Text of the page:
10

What would be a good classical Latin word for "idiot"? The Latin word idiota seems to refer to an uneducated layman, whereas the English "idiot" means someone of low intelligence. That is, the Latin word refers to low education (uncultivated) but the English one refers to low mental ability (non-cultivable). Perhaps bardus, infacetus, or baro would work, but I am unsure. What would you suggest and why?

  • There's a theorem in Euclid called 'pons asinorum.' Does that word only come into use in after 1130 with the two Latin translations of Euclid? – Hugh Feb 23 '17 at 22:28
12

Plautus offers a colorful list of synonyms which all roughly translate as "idiot":

Quicúmque ubi ubi sunt, quí fuerunt quiqué futuri sunt pósthac
stultí, stolidi, fatuí, fungi, bardí, blenni, buccónes,
solús ego omnis longe ántideo
stultítia et moribus índoctis. (Pl Bacch 5.1)

Riley's translation:

Whoever there are in any place whatsoever, whoever have been, and whoever shall be, in time to come, fools, blockheads, idiots, dolts, sots, oafs, lubbers, I singly by far exceed them all in folly and absurd ways.

The footnote explains blennus and bucco:

"Blennus" means, properly, "dirty-nosed," and thence "a driveller," "an idiot." "Bucco" was "one who had large puffed-out cheeks," which was considered to be the mark of a blockhead or foot.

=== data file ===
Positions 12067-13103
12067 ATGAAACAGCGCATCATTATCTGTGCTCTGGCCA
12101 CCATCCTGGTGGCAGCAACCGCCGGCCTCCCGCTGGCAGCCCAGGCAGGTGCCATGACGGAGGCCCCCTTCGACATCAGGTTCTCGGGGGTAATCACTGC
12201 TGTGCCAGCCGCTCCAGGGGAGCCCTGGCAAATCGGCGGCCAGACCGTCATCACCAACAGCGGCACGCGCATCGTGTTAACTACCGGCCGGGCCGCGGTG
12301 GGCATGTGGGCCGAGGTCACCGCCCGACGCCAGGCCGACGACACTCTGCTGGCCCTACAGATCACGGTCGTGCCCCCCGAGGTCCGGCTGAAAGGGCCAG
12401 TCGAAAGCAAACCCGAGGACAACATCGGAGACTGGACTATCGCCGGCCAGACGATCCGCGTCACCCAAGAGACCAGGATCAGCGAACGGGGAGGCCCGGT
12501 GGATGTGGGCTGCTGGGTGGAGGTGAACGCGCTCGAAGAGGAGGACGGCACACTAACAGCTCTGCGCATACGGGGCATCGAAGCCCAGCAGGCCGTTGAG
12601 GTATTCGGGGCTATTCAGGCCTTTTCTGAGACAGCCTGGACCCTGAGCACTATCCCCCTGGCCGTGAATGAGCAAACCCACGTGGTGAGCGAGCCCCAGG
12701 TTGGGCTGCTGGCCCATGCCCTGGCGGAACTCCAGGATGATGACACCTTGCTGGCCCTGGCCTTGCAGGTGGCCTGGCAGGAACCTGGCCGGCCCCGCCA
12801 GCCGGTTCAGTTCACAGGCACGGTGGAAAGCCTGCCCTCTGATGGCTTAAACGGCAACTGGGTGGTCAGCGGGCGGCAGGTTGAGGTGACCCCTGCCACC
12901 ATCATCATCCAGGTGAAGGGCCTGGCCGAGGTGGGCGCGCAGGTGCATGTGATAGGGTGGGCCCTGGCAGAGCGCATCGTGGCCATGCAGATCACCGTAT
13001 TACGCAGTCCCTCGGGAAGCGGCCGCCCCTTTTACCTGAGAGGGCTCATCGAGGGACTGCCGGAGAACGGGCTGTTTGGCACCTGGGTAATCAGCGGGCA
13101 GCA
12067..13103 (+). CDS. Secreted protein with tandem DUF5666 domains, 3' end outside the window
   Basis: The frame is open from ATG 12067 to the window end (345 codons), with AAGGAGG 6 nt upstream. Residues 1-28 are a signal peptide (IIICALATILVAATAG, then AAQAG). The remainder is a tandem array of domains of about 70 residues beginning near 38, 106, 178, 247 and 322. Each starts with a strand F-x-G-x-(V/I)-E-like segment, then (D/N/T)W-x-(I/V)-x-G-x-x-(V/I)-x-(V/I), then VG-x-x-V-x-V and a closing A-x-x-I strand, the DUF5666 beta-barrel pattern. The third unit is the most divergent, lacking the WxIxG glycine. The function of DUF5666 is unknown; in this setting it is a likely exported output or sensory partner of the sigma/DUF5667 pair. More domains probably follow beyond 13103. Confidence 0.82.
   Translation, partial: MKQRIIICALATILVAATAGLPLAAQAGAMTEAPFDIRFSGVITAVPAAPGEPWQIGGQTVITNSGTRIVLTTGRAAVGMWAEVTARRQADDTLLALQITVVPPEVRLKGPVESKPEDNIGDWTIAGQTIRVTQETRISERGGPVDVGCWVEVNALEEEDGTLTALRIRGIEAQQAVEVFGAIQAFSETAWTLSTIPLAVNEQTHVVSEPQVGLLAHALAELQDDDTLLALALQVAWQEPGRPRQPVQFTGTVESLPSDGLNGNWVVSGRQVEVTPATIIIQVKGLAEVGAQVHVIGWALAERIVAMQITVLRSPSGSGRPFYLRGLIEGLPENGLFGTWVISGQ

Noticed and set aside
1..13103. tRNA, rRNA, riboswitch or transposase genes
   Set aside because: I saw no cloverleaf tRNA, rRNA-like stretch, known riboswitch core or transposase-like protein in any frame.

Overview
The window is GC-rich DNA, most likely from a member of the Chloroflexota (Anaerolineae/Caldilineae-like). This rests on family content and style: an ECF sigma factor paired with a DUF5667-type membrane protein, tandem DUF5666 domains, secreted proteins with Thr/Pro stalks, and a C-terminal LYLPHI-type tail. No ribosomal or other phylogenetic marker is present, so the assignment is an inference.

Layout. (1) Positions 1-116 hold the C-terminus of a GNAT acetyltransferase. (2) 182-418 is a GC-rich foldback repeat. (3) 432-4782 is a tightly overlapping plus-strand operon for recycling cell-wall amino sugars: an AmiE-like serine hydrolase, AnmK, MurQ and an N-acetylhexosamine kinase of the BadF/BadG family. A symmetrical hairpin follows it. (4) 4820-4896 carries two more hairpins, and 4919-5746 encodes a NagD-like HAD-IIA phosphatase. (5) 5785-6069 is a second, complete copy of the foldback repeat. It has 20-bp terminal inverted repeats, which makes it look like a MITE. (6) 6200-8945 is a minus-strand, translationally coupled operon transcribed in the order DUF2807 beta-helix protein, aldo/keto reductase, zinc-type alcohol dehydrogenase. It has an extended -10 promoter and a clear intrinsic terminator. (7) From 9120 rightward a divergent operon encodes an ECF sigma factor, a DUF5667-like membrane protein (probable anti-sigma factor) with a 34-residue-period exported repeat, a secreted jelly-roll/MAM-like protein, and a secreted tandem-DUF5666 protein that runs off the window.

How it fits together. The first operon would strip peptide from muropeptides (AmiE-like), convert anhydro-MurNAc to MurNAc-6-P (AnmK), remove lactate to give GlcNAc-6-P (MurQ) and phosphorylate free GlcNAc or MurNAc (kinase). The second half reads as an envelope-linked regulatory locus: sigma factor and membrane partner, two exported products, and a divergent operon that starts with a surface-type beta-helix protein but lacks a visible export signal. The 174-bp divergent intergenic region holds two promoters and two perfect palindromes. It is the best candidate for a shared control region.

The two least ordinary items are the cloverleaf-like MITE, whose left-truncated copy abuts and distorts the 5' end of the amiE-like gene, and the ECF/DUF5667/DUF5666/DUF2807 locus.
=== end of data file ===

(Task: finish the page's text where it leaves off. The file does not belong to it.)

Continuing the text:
Lewis and Short glosses fungus as an extension of the primary meaning of "mushroom":

A soft-pated fellow, a dolt

And it links bardus to the same root as gravis:

stupid, dull of apprehension

The other words (stultus, stolidus, and fatuus) should be a part of your working insult vocabulary already :)

  • correct me if I'm wrong but caudex meant blockhead as well, right? – tox123 Aug 27 '17 at 17:28
5

It seems that stolidus was used for both meanings, the former “uncultivated” and the latter “non-cultivable.” According to Lewis & Short,1

I. Unmovable; and hence, slow, coarse, uncultivated, rude (class.; cf.: fatuus, insipiens, stupidus, stultus, insulsus).—

B. Lit.: stolidum genus Aeacidarum Bellipotentes sunt magi' quam sapientipotentes, Enn. ap. Cic. Div. 2, 56, 116 (Ann. v. 187 Vahl.): “nam vi depugnare sues stolidi soliti sunt,” id. ib. 2, 56, 116 (Ann. v. 109 id.).—

II. Dull, senseless, slow of mind, obtuse, stupid, stolid: “mī stolido,” Plaut. Capt. 3, 4, 123: “stulti, stolidi, fatui, fungi, bardi, blenni, buccones,” Plaut. Bacch. 5, 1, 2: “quid, stolide, clamas?” id. Aul. 3, 2, 1; id. Ep. 3, 3, 40; id. Bacch. 3, 6, 19: “vix tandem sensi stolidus,” Ter. And. 3, 1, 12: indocti stolidique, * Hor. Ep. 2, 1, 184: Lentulus perincertum stolidior an vanior, Sall. ap. Gell. 18, 4, 4 (H. 4, 35 Dietsch): “dux ipse inter stolidissimos,” Liv. 22, 28, 9: “o vatum stolidissime, falleris,” Ov. M. 13, 774.—Of the Stoics, Lucr. 1, 641; 1, 1068.—


References

Lewis, Charlton T.; Short, Charles. Harper’s Latin Dictionary: A New Latin Dictionary Founded on the Translation of Freund’s Latin-German Lexicon. New York: American Book, 1879.

Footnotes

1 p. 1763, also available via Perseus

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